ISSUE: Journal of Art & Design
ISSUE was a paper publication published four times a year from 2008 to January 2017, documenting research work andprojects done at the HEAD – Genève, an international school of art and design based in Geneva, Switzerland. The school board wanted a digital successor to this printed medium to communicate about everything happening around art and design research at the school.
The platform had to be a scientific and research journal, a means of diffusing contents, events and projects, and an archive of all research-related content produced by people working or affiliated with the institution.
The original publication format, in addition to a slow rythm conditioned by the printed medium, had to concentrate on finished projects and theoretical analysis. The new platform had to create a dialog between critical reflection and experimental creation. We needed to present on the same level research done in an academic setting and more practical experimental explorations. The difficulty was to create an editorial place where a lot of publications with divergent formats and spirits could coexist: theoretical texts, creations of various natures, records of conferences, updates on ongoing researches, outstanding student productions, etc.
In short, the need was a structure that could accommodate contents of very diverse natures, temporalities and sources, relate them to each other and store them in an easy to browse archive.
From the beginning I worked closely with Charlotte Laubard, who is at the origin of the project. She and a first reflection committee had already put down the four categories and their type of content. I took these ideas and shaped them with an architecture and some quick userflows.
Once the structure of the website was validated, I worked on the wireframes. There was a lot of back and forth between the school board, consulting professors and myself.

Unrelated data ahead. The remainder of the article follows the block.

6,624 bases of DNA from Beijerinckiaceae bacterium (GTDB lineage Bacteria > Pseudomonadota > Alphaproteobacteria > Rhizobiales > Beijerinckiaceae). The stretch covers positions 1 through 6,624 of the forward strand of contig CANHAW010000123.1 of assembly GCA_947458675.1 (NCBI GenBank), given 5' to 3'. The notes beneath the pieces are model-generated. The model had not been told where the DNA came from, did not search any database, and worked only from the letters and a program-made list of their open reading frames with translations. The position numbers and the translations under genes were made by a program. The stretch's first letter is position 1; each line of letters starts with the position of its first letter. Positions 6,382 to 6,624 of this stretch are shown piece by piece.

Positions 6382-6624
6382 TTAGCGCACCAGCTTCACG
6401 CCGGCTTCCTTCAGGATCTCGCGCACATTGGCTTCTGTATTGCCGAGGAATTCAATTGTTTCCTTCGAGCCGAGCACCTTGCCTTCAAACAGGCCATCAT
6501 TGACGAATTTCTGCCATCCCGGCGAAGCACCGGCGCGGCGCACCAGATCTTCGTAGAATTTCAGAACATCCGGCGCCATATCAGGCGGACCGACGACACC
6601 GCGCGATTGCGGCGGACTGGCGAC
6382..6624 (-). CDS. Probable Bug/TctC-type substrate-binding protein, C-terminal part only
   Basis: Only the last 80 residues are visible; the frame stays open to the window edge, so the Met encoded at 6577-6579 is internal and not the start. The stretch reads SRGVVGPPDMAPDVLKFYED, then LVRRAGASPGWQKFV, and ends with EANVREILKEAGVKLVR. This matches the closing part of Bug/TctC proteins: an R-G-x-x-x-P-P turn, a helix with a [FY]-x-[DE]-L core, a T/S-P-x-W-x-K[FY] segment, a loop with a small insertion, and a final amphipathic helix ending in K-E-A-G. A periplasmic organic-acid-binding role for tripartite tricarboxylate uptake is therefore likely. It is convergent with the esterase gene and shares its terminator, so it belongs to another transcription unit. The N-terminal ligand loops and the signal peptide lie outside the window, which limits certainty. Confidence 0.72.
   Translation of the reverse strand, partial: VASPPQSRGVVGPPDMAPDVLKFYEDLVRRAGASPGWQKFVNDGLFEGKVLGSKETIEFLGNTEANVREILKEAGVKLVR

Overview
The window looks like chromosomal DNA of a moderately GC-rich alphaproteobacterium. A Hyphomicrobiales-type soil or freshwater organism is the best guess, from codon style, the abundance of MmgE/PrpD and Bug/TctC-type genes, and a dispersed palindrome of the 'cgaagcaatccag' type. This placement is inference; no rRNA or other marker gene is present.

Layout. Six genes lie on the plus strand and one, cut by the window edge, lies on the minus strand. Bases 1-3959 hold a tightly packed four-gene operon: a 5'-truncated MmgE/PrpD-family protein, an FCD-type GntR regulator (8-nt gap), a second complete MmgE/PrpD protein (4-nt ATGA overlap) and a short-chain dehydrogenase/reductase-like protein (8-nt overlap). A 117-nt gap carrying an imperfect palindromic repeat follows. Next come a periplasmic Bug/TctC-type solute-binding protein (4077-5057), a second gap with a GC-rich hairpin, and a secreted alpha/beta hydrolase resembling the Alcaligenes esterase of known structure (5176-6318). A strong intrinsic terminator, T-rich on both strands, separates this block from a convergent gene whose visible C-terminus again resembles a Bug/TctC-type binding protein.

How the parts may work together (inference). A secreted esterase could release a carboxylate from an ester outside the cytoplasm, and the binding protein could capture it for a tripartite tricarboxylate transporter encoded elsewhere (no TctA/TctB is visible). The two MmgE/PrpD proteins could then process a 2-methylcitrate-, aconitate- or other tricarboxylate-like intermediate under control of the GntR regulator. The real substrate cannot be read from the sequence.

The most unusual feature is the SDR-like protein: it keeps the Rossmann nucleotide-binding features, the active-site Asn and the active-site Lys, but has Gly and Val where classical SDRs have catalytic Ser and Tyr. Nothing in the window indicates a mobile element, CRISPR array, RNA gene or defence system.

I chose a 24 column grid with 20px of gutter. This type of grid allowed me a lot of flexibility in the design of the layout. I kept the layouts as simple as possible but I chose a different one for each of the main category pages. One column for the focus category, two for flux and satellites and three for publications.
The rest of the website is set in a narrower layout using indentations to separate the titles from the content. This allows for a comfortable reading and a simple hierarchy of information.
I then designed the interface with the advices of Vincent Sahli who designed the school's visual identity.
The website was then developped by Catherine Brand, Pierre Rossel and Vincent Zaugg. We maintained a dialog throughout the production phase to ensure a close match between the design and the finished product.
Testing was done in-house with an alpha version being released to a dozen of person with interest in the project. They were tasked with controlling the consistency of the experience as well as point out major bugs. As we reached the end of production, close to a hundred people were given access to the platform with the aim of ferreting out the last of the bugs and glitches. Finally, the website was released to the public in its entirety on the first of march 2019.